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Common errors > scold  verb

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Incorrect or non-standard usage, overuse etc.

I scolded my son for fighting
My boss scolded me for being late
Michael's work is very careless. You'd better scold him
The team leader was scolded for disregarding health and safety regulations
 

The problem

(1) The verb 'scold' is very formal and rather old-fashioned.

(2) It suggests a high degree of authority of one person over the other - especially of an adult over a child. It is not normally suitable to show one adult criticizing another.

In informal spoken English, the phrase have a go at smbdy is common in British English.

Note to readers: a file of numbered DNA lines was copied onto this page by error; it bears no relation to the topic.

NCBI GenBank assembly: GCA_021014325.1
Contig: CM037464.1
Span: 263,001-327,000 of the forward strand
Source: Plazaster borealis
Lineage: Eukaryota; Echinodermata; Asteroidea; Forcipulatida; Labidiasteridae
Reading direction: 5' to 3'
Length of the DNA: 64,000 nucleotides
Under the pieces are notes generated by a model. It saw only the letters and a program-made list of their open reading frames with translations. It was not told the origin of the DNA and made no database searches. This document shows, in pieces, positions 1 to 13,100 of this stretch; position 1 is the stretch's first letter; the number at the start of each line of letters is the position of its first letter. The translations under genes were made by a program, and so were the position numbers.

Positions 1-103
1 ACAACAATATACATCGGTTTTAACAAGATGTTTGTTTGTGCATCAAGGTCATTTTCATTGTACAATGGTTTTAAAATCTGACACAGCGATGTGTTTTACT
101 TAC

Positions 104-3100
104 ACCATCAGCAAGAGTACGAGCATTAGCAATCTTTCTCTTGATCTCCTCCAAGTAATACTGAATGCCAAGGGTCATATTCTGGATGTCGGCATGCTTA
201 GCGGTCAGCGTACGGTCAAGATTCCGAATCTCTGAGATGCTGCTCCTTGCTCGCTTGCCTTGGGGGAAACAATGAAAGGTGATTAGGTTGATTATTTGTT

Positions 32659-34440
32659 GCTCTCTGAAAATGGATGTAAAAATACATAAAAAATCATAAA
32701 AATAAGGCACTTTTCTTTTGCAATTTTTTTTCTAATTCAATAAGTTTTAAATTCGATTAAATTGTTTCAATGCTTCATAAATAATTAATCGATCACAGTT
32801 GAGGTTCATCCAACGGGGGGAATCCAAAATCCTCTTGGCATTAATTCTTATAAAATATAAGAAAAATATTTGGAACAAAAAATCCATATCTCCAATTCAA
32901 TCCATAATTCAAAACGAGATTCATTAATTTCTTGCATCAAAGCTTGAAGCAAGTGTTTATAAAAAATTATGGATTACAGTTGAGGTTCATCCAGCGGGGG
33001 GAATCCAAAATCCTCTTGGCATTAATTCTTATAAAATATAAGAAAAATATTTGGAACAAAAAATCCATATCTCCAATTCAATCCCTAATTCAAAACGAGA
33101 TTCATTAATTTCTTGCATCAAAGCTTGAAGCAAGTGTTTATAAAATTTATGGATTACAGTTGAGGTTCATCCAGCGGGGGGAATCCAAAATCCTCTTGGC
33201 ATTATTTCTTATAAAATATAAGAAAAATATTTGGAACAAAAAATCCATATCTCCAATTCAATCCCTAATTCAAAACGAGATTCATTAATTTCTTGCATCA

He was fighting so I had a go at him.
David had a go at me for being late.

Remind is also used when you don't want to sound too harsh:

I noticed John was twenty minutes late again this morning and I had to remind him to be punctual.

Very formally, and in serious situations censure can be used:
He was censured for reckless behaviour.

Standard English

I had a go at my son for fighting.
My boss had a go at me for being late.
Michael's work is very careless. Perhaps you could remind him to take more care.
The team leader was censured for disregarding health and safety regulations.

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Dictionaries

Online dictionary links are available for the following words:

Head word Part of speech Mac Cam Dic
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censure verb MacCantabDictWiktAdd
have a go at somebody phrase MacDictWiktAdd
scold verb MacCantabDictWiktAdd


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